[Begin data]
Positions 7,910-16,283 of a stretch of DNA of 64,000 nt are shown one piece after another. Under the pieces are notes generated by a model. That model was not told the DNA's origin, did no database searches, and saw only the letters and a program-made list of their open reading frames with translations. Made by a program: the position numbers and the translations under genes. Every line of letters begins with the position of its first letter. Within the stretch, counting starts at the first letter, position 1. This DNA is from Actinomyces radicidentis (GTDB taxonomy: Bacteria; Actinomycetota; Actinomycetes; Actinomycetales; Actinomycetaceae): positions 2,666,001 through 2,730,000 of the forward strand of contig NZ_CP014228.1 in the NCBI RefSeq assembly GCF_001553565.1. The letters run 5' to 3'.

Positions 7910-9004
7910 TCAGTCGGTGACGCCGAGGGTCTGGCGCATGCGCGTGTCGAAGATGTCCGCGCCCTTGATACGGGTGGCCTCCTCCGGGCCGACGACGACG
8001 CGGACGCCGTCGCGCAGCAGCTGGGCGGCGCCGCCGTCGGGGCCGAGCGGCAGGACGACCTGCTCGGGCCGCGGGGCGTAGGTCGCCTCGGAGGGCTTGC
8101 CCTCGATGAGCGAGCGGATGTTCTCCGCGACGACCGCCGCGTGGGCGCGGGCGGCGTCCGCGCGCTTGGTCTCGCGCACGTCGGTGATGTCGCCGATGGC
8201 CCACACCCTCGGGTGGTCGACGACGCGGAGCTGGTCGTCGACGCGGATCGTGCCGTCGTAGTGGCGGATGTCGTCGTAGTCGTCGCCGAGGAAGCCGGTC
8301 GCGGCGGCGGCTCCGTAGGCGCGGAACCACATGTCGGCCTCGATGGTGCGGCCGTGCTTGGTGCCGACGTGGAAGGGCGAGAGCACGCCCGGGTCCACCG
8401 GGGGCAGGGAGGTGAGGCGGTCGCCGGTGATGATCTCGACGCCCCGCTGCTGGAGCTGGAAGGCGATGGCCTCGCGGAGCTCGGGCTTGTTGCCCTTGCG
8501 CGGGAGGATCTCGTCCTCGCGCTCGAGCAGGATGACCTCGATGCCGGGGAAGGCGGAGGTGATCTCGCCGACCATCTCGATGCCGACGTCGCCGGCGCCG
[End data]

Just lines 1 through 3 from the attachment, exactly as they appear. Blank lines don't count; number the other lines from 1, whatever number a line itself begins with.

Positions 7,910-16,283 of a stretch of DNA of 64,000 nt are shown one piece after another. Under the pieces are notes generated by a model. That model was not told the DNA's origin, did no database searches, and saw only the letters and a program-made list of their open reading frames with translations. Made by a program: the position numbers and the translations under genes. Every line of letters begins with the position of its first letter. Within the stretch, counting starts at the first letter, position 1. This DNA is from Actinomyces radicidentis (GTDB taxonomy: Bacteria; Actinomycetota; Actinomycetes; Actinomycetales; Actinomycetaceae): positions 2,666,001 through 2,730,000 of the forward strand of contig NZ_CP014228.1 in the NCBI RefSeq assembly GCF_001553565.1. The letters run 5' to 3'.

Positions 7910-9004
7910 TCAGTCGGTGACGCCGAGGGTCTGGCGCATGCGCGTGTCGAAGATGTCCGCGCCCTTGATACGGGTGGCCTCCTCCGGGCCGACGACGACG